Bareback rider Jake Vold off and winning

Jake Vold got red-hot in the middle of the 2016 Wrangler National Finals Rodeo, winning the fourth, fifth and sixth go-rounds in bareback riding.

He didn’t waste any time in 2017.

In the first event Thursday night, Vold rode Oakridge to 87.5 points to open this year’s Wrangler NFR with a victory, grabbing the first-place check of $26,231 in the process. So Vold, 30, from Ponoka, Alberta, has now won four of the last eight rounds of barebacks at the Thomas &Mack Center.

“I feel good,” Vold said in the understatement of the night. “Anytime you’re going for this kind of money, it keeps you fired up. I’m just having fun, enjoying Vegas.”

Just as fun as that ride and the money that came with it: Vold jumped from eighth to third in the world standings, with season earnings of $138,391. He’s less than $10,000 behind second-place Tanner Aus, and both of them — along with the rest of the bareback field — are just hoping to track down runaway leader Tim O’Connell, who split third for $13,327 to put his season total at $225,243.

Vold felt fortunate to come up with a winning ride, as he’d never previously climbed aboard Oakridge.

“I hardly knew anything about that horse,” he said. “A few guys had seen him this summer and said he was phenomenal. He was fantastic. It couldn’t have worked out better. He got pretty strong at the end. I don’t honestly remember a whole lot about it. Just concentrate and get the best start I can. Keep squeezing my hands, keep my chin tucked and keep spurring. There’s a lot of things going on at once.”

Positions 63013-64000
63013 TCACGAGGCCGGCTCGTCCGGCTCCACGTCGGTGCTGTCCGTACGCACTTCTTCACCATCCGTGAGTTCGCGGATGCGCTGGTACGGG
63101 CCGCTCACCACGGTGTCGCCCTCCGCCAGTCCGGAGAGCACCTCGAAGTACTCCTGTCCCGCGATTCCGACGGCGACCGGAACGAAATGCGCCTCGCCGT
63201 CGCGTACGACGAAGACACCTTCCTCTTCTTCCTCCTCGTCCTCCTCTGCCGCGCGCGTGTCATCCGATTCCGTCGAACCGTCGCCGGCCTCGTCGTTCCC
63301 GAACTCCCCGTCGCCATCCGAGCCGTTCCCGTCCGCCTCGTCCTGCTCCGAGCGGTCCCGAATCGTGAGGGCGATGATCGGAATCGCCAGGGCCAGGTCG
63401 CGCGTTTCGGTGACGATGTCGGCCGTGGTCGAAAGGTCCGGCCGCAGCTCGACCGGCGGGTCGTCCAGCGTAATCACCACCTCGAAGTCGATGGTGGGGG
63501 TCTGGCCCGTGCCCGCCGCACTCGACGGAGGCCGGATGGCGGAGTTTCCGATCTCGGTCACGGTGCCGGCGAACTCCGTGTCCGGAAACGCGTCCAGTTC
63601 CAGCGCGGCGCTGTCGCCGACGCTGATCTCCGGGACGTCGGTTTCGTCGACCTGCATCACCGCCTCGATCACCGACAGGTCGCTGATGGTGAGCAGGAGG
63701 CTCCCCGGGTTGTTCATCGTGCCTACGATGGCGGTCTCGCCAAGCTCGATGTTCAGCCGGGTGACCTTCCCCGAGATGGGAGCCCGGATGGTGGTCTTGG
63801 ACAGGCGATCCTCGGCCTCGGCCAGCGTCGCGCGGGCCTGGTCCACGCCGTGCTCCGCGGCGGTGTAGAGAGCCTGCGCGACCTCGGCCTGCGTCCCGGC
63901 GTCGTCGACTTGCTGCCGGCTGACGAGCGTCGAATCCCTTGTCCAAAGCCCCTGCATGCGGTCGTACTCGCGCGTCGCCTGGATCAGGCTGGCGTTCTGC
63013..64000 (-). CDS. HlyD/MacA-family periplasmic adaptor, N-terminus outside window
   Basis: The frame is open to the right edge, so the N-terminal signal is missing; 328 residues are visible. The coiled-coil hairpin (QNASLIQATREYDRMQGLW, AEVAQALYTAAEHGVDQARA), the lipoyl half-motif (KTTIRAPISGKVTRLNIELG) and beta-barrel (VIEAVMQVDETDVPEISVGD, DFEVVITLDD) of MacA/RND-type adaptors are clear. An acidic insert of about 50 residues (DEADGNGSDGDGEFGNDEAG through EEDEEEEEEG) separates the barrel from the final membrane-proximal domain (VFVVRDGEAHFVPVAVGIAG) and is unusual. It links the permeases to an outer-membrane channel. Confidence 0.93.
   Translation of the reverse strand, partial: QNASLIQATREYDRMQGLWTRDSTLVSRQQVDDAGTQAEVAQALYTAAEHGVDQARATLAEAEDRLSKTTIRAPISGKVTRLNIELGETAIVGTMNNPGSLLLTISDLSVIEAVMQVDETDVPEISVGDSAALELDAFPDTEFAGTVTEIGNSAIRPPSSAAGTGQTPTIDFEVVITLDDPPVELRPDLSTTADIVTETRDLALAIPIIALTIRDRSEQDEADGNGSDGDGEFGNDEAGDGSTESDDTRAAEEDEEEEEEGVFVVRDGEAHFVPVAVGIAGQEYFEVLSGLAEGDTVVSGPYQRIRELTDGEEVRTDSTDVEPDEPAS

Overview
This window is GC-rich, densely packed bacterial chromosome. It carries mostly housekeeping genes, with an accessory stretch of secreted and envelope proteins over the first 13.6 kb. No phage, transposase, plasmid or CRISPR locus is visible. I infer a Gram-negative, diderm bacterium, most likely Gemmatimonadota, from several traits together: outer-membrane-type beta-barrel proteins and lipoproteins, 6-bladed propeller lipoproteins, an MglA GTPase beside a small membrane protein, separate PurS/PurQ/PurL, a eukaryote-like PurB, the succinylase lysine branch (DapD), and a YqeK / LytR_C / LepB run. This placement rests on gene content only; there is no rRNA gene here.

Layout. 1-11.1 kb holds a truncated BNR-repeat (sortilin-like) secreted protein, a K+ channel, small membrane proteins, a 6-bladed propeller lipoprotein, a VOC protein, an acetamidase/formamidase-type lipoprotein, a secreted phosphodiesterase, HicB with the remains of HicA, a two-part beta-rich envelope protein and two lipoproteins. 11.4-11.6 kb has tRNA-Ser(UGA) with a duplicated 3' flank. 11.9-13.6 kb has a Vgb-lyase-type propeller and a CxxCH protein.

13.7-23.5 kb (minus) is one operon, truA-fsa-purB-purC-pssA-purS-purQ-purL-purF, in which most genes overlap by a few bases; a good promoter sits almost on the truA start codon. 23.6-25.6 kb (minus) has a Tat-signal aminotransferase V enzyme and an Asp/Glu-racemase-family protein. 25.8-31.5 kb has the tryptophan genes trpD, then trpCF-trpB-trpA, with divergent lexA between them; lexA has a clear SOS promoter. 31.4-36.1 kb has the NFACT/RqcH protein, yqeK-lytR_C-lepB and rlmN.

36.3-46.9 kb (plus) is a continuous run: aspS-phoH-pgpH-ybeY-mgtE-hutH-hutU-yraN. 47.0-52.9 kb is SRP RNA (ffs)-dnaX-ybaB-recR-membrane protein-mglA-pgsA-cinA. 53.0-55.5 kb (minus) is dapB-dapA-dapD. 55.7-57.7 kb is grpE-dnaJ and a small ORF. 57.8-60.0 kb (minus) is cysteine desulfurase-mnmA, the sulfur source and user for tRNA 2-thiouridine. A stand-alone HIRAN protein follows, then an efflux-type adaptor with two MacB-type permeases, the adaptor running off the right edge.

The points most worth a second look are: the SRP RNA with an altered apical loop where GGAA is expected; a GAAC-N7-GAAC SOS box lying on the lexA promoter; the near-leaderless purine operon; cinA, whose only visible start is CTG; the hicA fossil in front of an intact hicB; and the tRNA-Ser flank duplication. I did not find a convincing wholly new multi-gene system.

Now it’s a matter of putting together a few more rides just like that as he tries to put some pressure on 2016 world champion O’Connell, who finished last year with a whopping $374,272, more than half of which he won at the Wrangler NFR ($195,308). Vold might not need to make that much over this 10-day event, but he’ll need to make quite a lot if he wants to nab his first gold buckle.

He knows how to do it, though. Along with his three go-round wins last year, he cashed in four other rounds, finished second in the average and pocketed $165,430 in that week-and-a-half, jumping from just shy of $75,000 in season earnings before the Wrangler NFR all the way to $240,161 at the end. That put him second in the world, with only the untouchable O’Connell out of reach.

Vold would love to repeat that effort, and he’s certainly on the right track. But competition from O’Connell on down won’t make it easy.

“It’s a pretty good field of bareback riders,” Vold said. “Tim’s turned into a machine, physically and mentally. A guy’s gonna have to come out and win quite often. That’s what I’m gonna keep trying to do. You’ve gotta bear down every night. We’re all competitors. That’s why we do this.”

To keep rolling, Vold has to find that balance between aggressiveness and common sense.

“Go at every one, try to win every round, but stick to the basics, stay calm and cool,” he said, while reminding himself to try to have fun and soak it all in as he pursues more big checks. “This is a helluva place to be this time of year.”

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